Obamas Select Art for White House; Media Analysis Ensues


News traveled down the wire yesterday that the golden First Couple — celebrated for their intelligence, poise, and fashion sense — have at last selected the artwork for the First Abode. Seeing as how they get pick of the litter from Washington museums, and their White House home is enormous, things could get seriously contemporary. Maya Lin installation? Claes Oldenburg Geometric Mouse? Man Ray’s African art photographs? Well, no. Though the Obamas’ picks, culled mostly from the Hirshhorn and the National Gallery of Art, are fairly mainstream, the art collection comprises a greatest hits of modernist works that have what Harry Cooper calls “wall power.” See what they selected after the jump.

The White House released a list of 45 artworks chosen by Michelle Obama and a team of curators and advisors to adorn the rooms of the First Family’s palatial residence. Josef Albers‘ colorful Homage to the Square series will hang in the private wing along with 11 pieces by dark horse candidate George Catlin, plus Sam Francis, Winslow Homer, Jasper Johns, and Edgar Degas. Below, a few selections for the Obama’s tenure at 1700 Pennsylvania Avenue.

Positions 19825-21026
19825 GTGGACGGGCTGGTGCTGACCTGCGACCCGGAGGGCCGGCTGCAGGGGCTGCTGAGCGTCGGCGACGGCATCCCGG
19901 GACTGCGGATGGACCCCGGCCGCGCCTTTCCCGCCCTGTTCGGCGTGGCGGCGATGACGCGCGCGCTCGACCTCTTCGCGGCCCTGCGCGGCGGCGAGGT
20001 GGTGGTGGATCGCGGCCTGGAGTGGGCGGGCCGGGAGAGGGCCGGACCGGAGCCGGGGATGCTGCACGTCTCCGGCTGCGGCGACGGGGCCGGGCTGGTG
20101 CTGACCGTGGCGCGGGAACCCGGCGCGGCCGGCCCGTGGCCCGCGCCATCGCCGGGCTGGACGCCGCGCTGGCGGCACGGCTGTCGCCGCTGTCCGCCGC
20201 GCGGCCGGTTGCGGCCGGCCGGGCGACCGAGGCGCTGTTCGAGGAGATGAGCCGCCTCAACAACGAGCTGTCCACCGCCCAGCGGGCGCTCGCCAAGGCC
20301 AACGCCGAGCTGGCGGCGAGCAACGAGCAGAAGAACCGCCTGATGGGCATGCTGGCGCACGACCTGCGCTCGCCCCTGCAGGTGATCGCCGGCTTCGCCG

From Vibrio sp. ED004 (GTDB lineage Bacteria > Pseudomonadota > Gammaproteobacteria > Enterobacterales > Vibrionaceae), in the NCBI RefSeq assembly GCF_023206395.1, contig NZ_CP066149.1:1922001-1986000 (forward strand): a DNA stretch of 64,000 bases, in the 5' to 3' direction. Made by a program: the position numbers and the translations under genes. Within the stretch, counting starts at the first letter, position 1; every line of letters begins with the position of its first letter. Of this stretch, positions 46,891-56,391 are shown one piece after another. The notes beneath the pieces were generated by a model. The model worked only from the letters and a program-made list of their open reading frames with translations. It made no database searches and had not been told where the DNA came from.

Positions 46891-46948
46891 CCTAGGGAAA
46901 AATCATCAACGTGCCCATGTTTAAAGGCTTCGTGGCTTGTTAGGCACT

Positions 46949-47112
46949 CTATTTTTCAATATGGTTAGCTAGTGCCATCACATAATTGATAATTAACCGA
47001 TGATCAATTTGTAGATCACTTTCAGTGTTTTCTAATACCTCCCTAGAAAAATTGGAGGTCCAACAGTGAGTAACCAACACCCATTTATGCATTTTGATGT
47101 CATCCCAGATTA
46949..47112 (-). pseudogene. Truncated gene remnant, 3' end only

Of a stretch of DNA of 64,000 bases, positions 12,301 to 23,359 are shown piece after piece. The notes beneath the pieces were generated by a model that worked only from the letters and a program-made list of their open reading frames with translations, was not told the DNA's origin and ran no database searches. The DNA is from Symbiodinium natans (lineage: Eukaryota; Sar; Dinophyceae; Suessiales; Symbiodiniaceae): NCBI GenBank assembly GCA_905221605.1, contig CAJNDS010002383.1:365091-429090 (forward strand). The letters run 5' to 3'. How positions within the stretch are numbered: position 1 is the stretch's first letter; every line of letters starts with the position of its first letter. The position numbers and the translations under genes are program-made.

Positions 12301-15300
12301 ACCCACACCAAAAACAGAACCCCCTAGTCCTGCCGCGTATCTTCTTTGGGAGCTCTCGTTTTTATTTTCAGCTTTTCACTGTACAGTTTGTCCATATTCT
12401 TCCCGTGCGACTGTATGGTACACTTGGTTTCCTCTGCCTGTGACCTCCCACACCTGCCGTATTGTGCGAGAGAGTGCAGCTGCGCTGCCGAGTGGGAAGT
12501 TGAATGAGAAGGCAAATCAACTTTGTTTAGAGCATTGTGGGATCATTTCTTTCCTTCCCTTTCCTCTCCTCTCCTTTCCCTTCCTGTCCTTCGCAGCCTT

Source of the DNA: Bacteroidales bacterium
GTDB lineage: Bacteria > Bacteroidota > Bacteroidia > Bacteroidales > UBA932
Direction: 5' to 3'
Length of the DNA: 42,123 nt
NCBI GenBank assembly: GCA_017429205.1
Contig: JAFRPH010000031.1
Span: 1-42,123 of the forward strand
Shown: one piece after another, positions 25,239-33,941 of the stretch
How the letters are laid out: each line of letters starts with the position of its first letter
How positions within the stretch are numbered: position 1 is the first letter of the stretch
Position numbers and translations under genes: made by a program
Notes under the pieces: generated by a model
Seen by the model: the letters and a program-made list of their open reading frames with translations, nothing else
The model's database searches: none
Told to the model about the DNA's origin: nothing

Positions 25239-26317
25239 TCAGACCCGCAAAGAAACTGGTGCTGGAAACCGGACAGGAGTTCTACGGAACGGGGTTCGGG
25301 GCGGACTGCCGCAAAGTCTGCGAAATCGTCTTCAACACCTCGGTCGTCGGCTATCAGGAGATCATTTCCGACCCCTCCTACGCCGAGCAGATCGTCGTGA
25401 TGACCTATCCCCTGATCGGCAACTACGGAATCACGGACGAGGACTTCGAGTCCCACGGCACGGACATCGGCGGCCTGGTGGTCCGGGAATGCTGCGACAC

Hanging in the Obamas’ living quarters is Berkeley No. 52 (1955), an oil painting by 20th century American painter Richard Diebenkorn.

Alma Thomas was a prominent mid-century abstract painter and the first African-American woman to have a solo art exhibition at the Whitney Museum. Her painting from 1963, Watusi (Hard Edge) is on loan to the Obamas for their temporary collection.

I Think I’ll… (1983). Associated with the Pop art movement, multimedia artist Ed Ruscha was included alongside Lichtenstein and Warhol in the 1962 landmark exhibition at Pasadena Art Museum.

Homage to the Square: Midday (1954-57) by Josef Albers is one of two of the Bauhaus artist’s works loaned to the White House from the Hirshhorn collection.

One of the edgier pieces on loan to the Obamas is a 1992 work by Glenn Ligon, Black Like Me #2, a text-based painting greatly informed by the artist’s experience as an African-American gay man living in the United States.

Tell us; what art and artists would you like to see represented in the White House?